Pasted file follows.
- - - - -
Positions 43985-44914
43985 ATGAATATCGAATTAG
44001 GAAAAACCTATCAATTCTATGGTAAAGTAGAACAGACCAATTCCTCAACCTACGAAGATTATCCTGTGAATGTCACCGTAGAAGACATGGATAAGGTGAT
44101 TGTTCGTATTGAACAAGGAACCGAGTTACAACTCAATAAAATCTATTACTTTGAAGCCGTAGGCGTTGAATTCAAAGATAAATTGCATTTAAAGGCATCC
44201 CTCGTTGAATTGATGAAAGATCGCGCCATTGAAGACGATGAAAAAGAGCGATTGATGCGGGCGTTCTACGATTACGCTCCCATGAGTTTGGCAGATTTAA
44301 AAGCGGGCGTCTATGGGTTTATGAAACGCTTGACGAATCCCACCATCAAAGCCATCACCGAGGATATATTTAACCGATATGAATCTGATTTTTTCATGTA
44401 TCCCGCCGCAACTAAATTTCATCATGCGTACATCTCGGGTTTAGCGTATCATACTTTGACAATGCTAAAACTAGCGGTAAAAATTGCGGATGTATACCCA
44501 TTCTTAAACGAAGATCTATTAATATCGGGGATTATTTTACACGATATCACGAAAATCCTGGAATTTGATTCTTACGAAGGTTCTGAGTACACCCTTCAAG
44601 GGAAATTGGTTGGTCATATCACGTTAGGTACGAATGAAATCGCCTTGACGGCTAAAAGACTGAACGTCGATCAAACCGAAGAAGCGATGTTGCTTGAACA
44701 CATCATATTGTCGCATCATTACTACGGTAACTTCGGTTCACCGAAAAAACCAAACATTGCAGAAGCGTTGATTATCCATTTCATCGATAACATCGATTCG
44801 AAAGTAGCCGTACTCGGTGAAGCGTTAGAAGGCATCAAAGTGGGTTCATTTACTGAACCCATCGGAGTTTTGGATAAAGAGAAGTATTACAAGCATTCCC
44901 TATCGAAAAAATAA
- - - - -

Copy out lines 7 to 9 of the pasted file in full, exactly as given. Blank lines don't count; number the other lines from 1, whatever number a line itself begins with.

44401 TCCCGCCGCAACTAAATTTCATCATGCGTACATCTCGGGTTTAGCGTATCATACTTTGACAATGCTAAAACTAGCGGTAAAAATTGCGGATGTATACCCA
44501 TTCTTAAACGAAGATCTATTAATATCGGGGATTATTTTACACGATATCACGAAAATCCTGGAATTTGATTCTTACGAAGGTTCTGAGTACACCCTTCAAG
44601 GGAAATTGGTTGGTCATATCACGTTAGGTACGAATGAAATCGCCTTGACGGCTAAAAGACTGAACGTCGATCAAACCGAAGAAGCGATGTTGCTTGAACA